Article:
Marisa Anderson’s solo guitar provides solace and forges community

Guitarist Marisa Anderson, based in Portland, Oregon, is a veteran solo performer, but solitude isn’t usually the first thing that comes to mind when she plays. In concert and on a string of solo albums, her reverberant, gritty instrumentals tap into the capacity of blues, gospel, and folk music to bring people together. Anderson’s recent back-to-back duo projects with drummer Jim White and guitarist William Tyler achieve a synergy that could only have come from collaboration, but her new solo LP, Still, Here (Thrill Jockey), is a direct result of the stasis and isolation imposed by the COVID pandemic. Its layered construction, varied instrumentation, unhurried tempos, and melancholy vibes are all congruent with the circumstances of a touring musician who suddenly found herself with plenty of time to play but no live audience to hear her. But that doesn’t mean its songs are any less vivid than Anderson’s earlier recordings. “Night Air,” which suspends delicate piano lines over intertwined, Iberian-tinged guitar figures, evokes both the vastness of a nocturnal sky and the bereftness you might feel if you couldn’t share that view. The mournful slide guitar and restless acoustic fingerpicking on “The Fire This Time” convey the frustration and grief that Anderson experienced following the murder of George Floyd. And the album’s final track, a gorgeous, reflective performance of the traditional “Beat the Drum Slowly,” comes full circle back to the kind of music she was recording a decade ago.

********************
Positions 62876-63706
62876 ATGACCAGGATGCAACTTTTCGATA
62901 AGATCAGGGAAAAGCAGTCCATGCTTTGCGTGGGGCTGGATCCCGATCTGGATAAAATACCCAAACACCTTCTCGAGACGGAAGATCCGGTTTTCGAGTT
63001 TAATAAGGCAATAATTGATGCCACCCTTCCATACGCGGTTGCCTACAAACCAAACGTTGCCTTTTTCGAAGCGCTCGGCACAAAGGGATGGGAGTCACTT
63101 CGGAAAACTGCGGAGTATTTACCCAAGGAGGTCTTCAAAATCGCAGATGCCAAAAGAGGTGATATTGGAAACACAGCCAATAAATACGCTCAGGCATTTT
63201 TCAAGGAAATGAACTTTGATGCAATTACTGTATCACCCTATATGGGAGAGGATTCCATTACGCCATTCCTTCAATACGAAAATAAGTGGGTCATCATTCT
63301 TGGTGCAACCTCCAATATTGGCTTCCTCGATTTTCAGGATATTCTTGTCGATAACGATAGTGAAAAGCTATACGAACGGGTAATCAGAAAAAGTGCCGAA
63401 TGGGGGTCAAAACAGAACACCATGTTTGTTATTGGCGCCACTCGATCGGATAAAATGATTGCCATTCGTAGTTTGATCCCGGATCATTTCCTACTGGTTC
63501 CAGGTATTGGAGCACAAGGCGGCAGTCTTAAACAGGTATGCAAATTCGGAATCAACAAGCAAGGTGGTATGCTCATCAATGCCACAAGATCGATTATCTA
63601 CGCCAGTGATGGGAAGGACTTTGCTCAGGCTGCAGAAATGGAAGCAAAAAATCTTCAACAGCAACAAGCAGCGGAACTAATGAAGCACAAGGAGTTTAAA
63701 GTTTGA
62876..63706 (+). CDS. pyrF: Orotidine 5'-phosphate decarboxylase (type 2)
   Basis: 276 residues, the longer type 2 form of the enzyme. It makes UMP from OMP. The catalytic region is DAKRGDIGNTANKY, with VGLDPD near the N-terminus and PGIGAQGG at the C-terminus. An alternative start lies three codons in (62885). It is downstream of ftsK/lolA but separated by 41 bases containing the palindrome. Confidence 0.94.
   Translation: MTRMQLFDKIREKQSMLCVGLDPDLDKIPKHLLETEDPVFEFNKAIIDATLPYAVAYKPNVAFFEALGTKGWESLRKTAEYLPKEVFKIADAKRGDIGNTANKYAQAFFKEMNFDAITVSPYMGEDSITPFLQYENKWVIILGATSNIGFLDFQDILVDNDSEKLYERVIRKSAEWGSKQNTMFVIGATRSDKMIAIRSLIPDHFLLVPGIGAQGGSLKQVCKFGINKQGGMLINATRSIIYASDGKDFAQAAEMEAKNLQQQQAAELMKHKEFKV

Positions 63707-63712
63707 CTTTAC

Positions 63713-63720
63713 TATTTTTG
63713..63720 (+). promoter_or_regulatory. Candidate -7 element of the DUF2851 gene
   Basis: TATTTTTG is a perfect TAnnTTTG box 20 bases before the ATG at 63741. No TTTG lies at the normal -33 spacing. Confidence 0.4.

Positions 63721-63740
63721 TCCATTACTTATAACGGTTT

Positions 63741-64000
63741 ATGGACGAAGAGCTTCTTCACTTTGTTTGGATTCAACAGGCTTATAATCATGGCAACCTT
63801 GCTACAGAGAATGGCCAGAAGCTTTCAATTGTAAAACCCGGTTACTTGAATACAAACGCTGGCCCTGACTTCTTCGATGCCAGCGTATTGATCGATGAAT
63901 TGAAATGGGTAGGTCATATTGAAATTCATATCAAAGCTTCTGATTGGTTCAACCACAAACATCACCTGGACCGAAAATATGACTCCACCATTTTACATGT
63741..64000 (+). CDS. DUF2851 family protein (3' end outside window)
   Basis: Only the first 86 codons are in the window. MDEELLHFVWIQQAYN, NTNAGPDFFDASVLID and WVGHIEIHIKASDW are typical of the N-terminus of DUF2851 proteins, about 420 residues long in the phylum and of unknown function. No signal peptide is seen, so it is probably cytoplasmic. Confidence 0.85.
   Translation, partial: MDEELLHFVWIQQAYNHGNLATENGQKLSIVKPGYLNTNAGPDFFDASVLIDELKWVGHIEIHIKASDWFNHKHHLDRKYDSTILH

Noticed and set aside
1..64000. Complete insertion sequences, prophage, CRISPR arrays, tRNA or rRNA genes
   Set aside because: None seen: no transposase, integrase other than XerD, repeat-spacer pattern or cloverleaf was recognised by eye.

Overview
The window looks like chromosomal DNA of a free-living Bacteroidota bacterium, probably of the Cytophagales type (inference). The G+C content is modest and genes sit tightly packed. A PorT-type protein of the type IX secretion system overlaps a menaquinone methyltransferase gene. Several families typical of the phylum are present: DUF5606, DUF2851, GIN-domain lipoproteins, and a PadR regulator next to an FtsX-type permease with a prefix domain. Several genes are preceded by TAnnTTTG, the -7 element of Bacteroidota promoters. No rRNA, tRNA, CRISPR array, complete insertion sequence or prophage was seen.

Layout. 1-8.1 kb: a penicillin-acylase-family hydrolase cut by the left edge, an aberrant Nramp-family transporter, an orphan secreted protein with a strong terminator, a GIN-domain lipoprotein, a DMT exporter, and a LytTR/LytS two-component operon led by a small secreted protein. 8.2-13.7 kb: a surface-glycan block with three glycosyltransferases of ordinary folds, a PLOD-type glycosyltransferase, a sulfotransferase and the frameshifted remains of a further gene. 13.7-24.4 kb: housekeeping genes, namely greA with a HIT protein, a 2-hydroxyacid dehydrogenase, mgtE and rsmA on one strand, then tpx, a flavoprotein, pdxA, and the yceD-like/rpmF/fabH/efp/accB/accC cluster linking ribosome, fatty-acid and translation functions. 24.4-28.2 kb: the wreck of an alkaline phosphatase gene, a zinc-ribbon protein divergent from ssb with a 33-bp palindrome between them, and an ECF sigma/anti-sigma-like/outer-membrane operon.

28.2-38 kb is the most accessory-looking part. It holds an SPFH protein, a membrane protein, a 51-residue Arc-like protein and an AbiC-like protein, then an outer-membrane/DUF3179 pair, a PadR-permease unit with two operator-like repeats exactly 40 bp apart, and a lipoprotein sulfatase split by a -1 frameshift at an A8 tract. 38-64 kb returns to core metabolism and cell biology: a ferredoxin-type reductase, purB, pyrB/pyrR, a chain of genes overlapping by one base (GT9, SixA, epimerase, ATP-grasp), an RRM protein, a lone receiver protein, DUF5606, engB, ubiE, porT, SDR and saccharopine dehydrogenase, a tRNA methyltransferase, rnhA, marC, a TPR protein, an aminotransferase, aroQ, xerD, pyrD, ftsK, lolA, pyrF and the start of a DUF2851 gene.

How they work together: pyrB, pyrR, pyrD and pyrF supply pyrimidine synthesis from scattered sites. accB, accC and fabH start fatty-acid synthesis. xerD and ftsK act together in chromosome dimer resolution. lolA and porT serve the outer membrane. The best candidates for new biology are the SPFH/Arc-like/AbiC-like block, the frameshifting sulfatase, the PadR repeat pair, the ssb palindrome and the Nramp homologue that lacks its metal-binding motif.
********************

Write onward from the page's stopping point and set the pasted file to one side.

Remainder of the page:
Marisa Anderson Health&Beauty open. Proof of COVID vaccination is required upon entry. Sat 11/19, 8:30 PM, Constellation, 3111 N. Western, $20, 18+

Wednesday, November 30, 2022 at the Museum of Contemporary Art

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